A mother wrote an email message to me: My son just left rehab after another relapse to alcohol. Of course, he is doing really well ‘for now.’ He always says he can ‘get it,’ but he just can’t ‘keep it.’ My heart goes out to all families who are dealing with the sadness and worry about what they can do for their child. I don’t believe that the answer to my son’s addiction is to cut him loose and abandon him. I can’t enable his addiction, but neither will I ever give up the hope that my son will live a happy and fulfilled life.
My personal reflection on the passage above offering my thoughts today: In my memory, I can hear Jeff tell me, “I won’t be thirty and like this, Mom. I’ll get it. I promise I will.” I never realized the self-loathing that the addict feels until Jeff was clean and helped me to understand.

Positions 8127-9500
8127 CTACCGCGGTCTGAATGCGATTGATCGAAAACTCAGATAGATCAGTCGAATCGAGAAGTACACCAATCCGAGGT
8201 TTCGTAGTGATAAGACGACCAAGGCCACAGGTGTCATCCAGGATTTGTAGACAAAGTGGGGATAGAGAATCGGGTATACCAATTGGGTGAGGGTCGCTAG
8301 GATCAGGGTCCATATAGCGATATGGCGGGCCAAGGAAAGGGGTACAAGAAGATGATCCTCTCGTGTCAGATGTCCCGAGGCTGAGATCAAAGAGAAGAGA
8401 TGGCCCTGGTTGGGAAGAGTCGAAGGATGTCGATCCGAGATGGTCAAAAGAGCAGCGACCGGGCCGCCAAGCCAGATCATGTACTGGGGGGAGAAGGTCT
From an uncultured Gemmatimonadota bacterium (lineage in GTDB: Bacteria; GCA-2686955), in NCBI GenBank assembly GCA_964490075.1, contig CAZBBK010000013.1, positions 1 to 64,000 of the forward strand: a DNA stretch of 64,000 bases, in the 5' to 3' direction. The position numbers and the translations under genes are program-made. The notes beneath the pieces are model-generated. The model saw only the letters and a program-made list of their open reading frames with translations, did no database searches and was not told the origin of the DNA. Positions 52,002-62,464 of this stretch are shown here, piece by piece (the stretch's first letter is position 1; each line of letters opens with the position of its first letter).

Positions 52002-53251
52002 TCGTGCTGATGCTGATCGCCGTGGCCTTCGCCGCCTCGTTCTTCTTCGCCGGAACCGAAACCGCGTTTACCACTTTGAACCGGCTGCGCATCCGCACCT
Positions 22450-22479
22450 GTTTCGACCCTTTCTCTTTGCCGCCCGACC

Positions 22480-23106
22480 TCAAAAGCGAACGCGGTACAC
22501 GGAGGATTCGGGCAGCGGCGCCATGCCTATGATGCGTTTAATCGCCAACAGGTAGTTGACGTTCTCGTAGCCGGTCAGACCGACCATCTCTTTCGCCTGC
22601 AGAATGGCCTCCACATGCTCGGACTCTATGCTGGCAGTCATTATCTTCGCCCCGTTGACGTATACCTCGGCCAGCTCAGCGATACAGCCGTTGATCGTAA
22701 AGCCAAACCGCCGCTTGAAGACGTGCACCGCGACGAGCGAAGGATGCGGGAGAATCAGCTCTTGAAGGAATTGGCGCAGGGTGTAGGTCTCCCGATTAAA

After one of his many relapses, he said to me, “Mom, please don’t quit believing.” It was almost as if he was hanging onto my belief in him to give him the strength to keep trying. In fact, another time he said, “You believe in me more than I believe in myself.” Addicts, especially those who relapse often, have a long history of failure. Someone has to believe.
Today’s Promise: I won’t quit believing. Even though my heart breaks again, I will stay close, pray and hope.382